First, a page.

To many people, we are no different than the flying VIPs, just lower on the food chain.

  9. I like these stories along with the “normal” Avweb coverage. I get to talk to my kids about my love of all things aviation while also discussing something they are interested in. Not sure why people don’t like others who are wealthy and successful – that is a mystery to me.

  10. Well done vistajet and Bombardier… anyone remember the Truculent Turtle? Not quite as quick!
    As for Greta Herringchoker, wait for the next sailboat.

  11. If VistaJet really did tell Jack Seeeney what plane TS was on, it will be a long time before they get hired to charter other celebrities.

    • Hmm. I think it is far more likely that Ms Swift – one of the most succesful businesswomen on the planet – capitalised on the media hype surrounding the flight, and asked VistaJet to comp the whole flight in exchange for the PR. After all, everyone knew she was planning on making the flight, just not sure how. Her team probably contacted multiple long-haul charter operators, and asked them for their best bids. If so – respect!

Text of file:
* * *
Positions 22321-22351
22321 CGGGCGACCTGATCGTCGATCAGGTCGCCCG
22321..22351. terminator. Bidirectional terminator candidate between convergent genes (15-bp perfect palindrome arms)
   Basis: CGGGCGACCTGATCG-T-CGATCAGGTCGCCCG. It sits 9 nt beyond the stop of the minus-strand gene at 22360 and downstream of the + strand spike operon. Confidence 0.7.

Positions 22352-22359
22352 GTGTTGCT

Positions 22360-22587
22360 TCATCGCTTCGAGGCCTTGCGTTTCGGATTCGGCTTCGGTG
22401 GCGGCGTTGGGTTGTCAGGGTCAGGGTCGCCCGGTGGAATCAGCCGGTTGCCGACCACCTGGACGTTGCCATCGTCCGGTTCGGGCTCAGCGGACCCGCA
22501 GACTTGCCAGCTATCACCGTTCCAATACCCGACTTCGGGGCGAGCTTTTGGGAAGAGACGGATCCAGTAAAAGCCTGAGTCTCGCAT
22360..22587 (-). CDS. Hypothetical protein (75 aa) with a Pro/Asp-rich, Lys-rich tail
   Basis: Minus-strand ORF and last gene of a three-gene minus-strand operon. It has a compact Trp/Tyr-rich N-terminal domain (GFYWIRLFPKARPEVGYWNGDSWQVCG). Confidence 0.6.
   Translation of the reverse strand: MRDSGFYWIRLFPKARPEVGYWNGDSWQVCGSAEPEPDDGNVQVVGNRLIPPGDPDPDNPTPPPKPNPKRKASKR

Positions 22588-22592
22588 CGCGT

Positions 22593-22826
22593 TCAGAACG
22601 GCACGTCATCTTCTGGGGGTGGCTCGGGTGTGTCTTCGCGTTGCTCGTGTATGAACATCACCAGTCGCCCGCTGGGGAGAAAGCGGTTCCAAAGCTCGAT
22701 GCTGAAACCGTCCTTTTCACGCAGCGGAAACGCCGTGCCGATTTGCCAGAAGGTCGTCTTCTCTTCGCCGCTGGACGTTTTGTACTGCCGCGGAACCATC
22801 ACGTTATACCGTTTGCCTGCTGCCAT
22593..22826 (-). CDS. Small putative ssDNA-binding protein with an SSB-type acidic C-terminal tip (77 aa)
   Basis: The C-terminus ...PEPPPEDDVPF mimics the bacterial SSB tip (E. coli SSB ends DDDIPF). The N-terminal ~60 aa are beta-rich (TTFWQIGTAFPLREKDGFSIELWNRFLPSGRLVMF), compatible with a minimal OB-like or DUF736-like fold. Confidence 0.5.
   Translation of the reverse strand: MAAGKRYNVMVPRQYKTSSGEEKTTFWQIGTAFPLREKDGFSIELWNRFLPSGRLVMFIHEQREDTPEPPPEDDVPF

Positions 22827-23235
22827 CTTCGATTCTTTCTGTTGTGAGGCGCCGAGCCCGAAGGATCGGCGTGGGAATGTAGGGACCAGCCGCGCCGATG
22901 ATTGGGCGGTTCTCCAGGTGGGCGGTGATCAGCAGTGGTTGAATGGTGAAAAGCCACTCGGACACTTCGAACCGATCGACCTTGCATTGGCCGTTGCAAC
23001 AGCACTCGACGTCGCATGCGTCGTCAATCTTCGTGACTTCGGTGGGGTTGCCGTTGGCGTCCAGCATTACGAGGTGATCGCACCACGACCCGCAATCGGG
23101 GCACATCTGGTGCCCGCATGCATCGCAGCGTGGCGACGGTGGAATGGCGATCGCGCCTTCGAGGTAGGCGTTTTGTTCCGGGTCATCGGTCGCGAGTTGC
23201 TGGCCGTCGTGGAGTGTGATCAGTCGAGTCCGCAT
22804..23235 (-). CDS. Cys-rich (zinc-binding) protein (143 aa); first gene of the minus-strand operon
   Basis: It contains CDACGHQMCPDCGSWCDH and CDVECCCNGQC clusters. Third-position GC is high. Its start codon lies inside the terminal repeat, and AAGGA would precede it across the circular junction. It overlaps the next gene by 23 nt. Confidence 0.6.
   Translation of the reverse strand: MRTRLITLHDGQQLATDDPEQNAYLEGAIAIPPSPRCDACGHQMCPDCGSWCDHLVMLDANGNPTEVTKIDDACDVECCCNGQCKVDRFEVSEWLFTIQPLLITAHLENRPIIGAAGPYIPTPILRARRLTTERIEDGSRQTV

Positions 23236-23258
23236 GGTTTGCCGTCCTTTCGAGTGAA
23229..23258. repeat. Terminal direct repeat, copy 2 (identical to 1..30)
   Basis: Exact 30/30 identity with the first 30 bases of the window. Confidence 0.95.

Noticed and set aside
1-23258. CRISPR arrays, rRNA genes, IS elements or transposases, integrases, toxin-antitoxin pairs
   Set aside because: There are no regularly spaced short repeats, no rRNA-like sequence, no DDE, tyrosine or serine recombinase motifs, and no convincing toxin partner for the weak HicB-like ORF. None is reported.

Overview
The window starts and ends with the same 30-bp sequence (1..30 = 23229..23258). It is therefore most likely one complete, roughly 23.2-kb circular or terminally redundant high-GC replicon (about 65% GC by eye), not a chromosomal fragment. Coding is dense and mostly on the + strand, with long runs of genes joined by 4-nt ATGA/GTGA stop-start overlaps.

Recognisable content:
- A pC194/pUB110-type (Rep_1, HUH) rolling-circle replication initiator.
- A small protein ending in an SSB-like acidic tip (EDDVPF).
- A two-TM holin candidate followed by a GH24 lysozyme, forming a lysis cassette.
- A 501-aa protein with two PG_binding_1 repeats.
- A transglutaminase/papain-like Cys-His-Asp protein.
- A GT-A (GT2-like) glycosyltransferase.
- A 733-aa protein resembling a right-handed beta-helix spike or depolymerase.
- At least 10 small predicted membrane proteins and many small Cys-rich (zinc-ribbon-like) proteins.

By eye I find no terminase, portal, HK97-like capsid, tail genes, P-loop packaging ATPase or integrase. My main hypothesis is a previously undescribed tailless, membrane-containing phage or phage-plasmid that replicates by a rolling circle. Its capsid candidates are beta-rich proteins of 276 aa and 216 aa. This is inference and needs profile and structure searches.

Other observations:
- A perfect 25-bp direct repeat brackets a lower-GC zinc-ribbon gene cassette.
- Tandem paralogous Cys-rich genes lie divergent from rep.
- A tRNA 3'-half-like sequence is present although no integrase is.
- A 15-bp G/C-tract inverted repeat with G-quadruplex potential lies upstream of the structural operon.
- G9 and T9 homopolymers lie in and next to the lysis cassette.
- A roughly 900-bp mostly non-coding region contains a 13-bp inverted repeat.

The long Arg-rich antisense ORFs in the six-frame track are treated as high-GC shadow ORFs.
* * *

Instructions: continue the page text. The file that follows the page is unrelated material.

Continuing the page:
12. Hey Russ, thanks for covering the story. Some interesting details here that I hadn’t heard, like the fact that they positioned a backup jet just in case. Smart move by VistaJet.

  13. The same airplane flew her to Tokyo early last week and stayed there until the return. Probably not too many corporate nonstops to Tokyo.
    Landing at LAX not only customs but an airplane change. Her Falcon had been previously positioned to Burbank. Las Vegas required reservations for the Super Bowl and that was probably made for her Falcon.

  14. Just wondering – did AvWeb cover Iron Maiden’s touring flying 757s and a 747 piloted by Bruce Dickinson, the band’s ATP-rated singer? I don’t recall. It was a number of tours, starting about 15 years ago until fairly recently.